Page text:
But if it is your interest you have a great resource to learn about it here on the forum, reading posts by GSP, and Juan Manuel Arcos Frank, and other posts you can answer many of your questions in recovery of silver from this solution...


While using NaOH to recover silver from the gelatinous film, may be a good Idea, I do not think it would be a good option to remove silver from the fixer solution.

Using a sulfide to precipitate the silver as a sulfide is a good option, although you need to convert the silver sulfide to silver (this can be done chemically in the melt by adding iron) flux alone will not convert the sulfides to gases.

using metal like copper, zinc, iron, will work to cement the silver as elemental silver, as the silver ions come into contact with the metal in solution the metal gives up an electron to the silver ion, the metal is oxidized into solution and the silver is reduced to metal (powder) by receiving the electron (from the metal in solution), this is a contact reaction so the silver ions need to come into contact with the metal (stirring every now and then to get those ions up next to the elemental metal, for the electro-chemical reaction to take place.
Zinc being a more reactive metal works well, and any metal in with the silver can be wash with acids.
Iron also a reactive metal, it has the benefit, iron and silver will not make an alloy.
Copper I would save it for testing, the metal is more expensive, less reactive, harder to wash...

Electrolysis can be used to deplete the solution of silver, but will not get all of the silver ions out of solution, you would need to use the metal displacement reaction on the remaining solution to recover the rest of the silver...

Your best bet for successful recovery of your silver is to keep studying.
 

arsenic123

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butcher said:
Although I have studied a lot, silver recovery from fixer is not one of my interests at this point, and I have very little experience here in this area.
But if it is your interest you have a great resource to learn about it here on the forum, reading posts by GSP, and Juan Manuel Arcos Frank, and other posts you can answer many of your questions in recovery of silver from this solution...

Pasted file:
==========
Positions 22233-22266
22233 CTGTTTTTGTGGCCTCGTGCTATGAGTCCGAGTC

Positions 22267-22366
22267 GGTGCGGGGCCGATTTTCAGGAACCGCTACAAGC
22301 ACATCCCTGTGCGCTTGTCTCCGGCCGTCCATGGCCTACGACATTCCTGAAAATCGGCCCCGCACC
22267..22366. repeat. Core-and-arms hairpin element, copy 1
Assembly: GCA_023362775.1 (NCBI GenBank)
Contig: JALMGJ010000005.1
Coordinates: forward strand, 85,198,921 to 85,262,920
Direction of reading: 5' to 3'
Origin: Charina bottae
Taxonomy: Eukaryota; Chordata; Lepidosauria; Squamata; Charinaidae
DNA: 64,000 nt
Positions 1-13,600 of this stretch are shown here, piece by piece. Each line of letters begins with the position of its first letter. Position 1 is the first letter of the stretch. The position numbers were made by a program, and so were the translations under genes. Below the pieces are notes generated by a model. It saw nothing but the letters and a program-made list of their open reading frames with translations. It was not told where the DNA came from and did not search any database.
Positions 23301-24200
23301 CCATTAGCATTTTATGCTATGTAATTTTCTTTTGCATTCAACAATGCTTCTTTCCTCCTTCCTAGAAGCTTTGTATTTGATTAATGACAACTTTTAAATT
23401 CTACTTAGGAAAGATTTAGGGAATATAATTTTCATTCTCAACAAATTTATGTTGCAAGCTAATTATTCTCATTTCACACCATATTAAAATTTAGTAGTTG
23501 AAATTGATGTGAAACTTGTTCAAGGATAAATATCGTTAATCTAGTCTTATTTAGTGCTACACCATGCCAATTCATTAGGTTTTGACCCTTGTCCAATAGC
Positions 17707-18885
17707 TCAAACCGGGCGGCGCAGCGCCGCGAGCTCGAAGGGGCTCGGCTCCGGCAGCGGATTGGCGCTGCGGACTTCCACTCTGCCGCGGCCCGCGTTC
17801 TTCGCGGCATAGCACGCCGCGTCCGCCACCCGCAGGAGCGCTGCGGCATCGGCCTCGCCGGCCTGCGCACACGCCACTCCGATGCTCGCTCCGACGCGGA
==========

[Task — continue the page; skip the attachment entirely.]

While using NaOH to recover silver from the gelatinous film, may be a good Idea, I do not think it would be a good option to remove silver from the fixer solution.

Using a sulfide to precipitate the silver as a sulfide is a good option, although you need to convert the silver sulfide to silver (this can be done chemically in the melt by adding iron) flux alone will not convert the sulfides to gases.

using metal like copper, zinc, iron, will work to cement the silver as elemental silver, as the silver ions come into contact with the metal in solution the metal gives up an electron to the silver ion, the metal is oxidized into solution and the silver is reduced to metal (powder) by receiving the electron (from the metal in solution), this is a contact reaction so the silver ions need to come into contact with the metal (stirring every now and then to get those ions up next to the elemental metal, for the electro-chemical reaction to take place.
Zinc being a more reactive metal works well, and any metal in with the silver can be wash with acids.
Iron also a reactive metal, it has the benefit, iron and silver will not make an alloy.
Copper I would save it for testing, the metal is more expensive, less reactive, harder to wash...

Electrolysis can be used to deplete the solution of silver, but will not get all of the silver ions out of solution, you would need to use the metal displacement reaction on the remaining solution to recover the rest of the silver...

Your best bet for successful recovery of your silver is to keep studying.
Thank you for the reply. I also think that Sodium sulfide is best way too but just wanted to hear from pros. Zinc is also good as it is stated in may posts which I searched. I will actually try both the methods and hopefully post pictures too. Just want to ask 1 question: Do I have to use pure zinc or I can use cheap commercial zinc too. Also even if I buy zinc powder how can we come to know that zinc is pure. Is there any way to find that zinc is pure?

Thanks
 

rickbb

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In my opinion there are 3 "good" ways to recover silver from fix.